Scientist of the Day - Joseph-Guichard Duverney
Joseph-Guichard Duverney, a French anatomist, was born Aug. 5, 1648. Duverney came to Paris as a young man and met Claude Perrault, who was then re-establishing comparative anatomy as a respectable discipline at the Royal Academy of Science. King Louis XIV had built a menagerie at Versailles, filled with exotic animals. You can see a contemporary engraving of the Versailles menagerie at the link. When the animals died, their remains were handed over to the Academy for dissection by Perrault and his informal group of anatomists. Observations were recorded in notes and in drawings. These anatomical endeavors would result in a splendid book, Mémoires pour servir à l'histoire naturelle des animaux (Memoires on the Natural History of Animals), published in 1676. Duverney joined Perrault's anatomists late, but he took an active role from about 1674 on, so some of the notes and images published in that book reflect Duverney's observations. We bought our copy of the Memoires in 1996 from British bookseller Roger Gaskell, as our one-millionth volume, and displayed it in our 2009 exhibition, The Grandeur of Life, as one of the grandest natural history books we have. We have also published a post on Claude Perrault that shows several more of the magnificent engravings by Sébastien Le Clerc that decorate that volume.
The dissections continued after the Memoires were published, and we know that Duverney took on a more active role. It is reported that in 1680 he dissected a rare black panther, and in 1681, he led the dissection of an elephant that had been in the menagerie for 13 years, a gift to Louis XIV from the King of Portugal. When it died at the age of 17, it was immediately hauled to the dissection rooms, where Duverney immersed himself quite literally in his work. Louis himself came to observe the proceedings, and when he could not find Duverney, called for his presence. Whereupon Duverney crawled out of the cadaver where he had been working and announced himself to his king. It was expected that Duverney would issue an additional volume of the Memoires, but he was notoriously reluctant to publish, and such a volume did not appear until 1733, compiled by others after his death. There we find an engraving of the elephant that he dissected (first image), and also one of the panther, although it is a spotted panther and not a black one, so perhaps something needs to be corrected in that part of the story.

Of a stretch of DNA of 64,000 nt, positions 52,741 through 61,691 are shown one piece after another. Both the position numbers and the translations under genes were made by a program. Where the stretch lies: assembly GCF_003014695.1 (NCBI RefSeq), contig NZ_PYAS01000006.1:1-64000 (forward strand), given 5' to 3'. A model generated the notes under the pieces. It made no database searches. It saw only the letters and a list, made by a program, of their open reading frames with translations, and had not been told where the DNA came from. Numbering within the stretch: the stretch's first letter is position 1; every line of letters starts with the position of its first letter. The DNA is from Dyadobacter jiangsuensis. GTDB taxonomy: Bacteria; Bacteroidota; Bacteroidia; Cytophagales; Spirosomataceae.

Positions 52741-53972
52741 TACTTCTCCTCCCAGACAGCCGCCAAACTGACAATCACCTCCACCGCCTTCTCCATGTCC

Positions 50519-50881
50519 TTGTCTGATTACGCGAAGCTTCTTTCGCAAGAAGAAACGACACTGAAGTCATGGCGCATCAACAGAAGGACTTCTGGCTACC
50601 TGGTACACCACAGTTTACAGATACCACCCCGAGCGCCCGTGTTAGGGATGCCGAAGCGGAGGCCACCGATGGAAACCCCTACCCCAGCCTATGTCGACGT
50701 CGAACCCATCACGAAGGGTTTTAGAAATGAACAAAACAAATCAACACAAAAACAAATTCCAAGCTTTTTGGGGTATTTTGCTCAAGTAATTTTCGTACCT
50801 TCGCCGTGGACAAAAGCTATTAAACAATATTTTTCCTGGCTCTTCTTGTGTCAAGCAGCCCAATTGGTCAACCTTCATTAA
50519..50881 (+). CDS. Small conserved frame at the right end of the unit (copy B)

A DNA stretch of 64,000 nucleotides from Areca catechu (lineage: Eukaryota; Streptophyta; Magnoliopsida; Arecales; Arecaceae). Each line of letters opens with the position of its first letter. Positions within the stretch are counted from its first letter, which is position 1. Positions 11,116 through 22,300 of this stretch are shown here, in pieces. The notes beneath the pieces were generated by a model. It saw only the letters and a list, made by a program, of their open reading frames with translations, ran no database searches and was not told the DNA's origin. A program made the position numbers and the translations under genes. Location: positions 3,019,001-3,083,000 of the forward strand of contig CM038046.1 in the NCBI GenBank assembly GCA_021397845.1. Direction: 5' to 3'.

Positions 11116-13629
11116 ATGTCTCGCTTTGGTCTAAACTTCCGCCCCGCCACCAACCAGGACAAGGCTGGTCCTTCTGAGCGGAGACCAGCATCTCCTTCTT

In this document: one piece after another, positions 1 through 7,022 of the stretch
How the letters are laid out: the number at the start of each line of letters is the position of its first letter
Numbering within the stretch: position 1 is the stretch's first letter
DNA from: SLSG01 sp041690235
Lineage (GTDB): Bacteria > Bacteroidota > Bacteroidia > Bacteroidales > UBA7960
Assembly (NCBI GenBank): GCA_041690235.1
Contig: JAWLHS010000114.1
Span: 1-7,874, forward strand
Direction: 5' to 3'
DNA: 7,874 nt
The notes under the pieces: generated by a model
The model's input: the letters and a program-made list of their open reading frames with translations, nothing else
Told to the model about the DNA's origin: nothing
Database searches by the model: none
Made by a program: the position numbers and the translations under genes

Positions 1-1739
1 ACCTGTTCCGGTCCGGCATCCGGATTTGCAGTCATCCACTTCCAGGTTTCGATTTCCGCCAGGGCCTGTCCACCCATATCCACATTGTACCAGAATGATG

In 1676, Duverney became professor of anatomy at the Jardin du Roi, the royal zoological and botanical garden, and there he began giving public dissections of both animal and human cadavers that became astonishingly popular public events. Being good looking, with considerable charm, and a penchant for interweaving natural philosophy with his demonstrations, Duverney became one of the most popular scientists in late-17th century France. The King even had to build a larger anatomy theater, with a capacity of 600, to accommodate the huge audiences that Duverney attracted. However, Duverney published only one book, on the anatomy of the ear (1683), and after his death in 1730, he quickly disappeared from public memory. In his day, however, he was king of the scalpel.
One of the headpieces of the Memoires of 1676 shows the academy anatomists at work (second image). Perrault sits on the chair to the right. Duverney is presumably there somewhere, but he has yet to be identified.
Dr. William B. Ashworth, Jr., Consultant for the History of Science, Linda Hall Library and Associate Professor emeritus, Department of History, University of Missouri-Kansas City. Comments or corrections are welcome; please direct to email@example.com.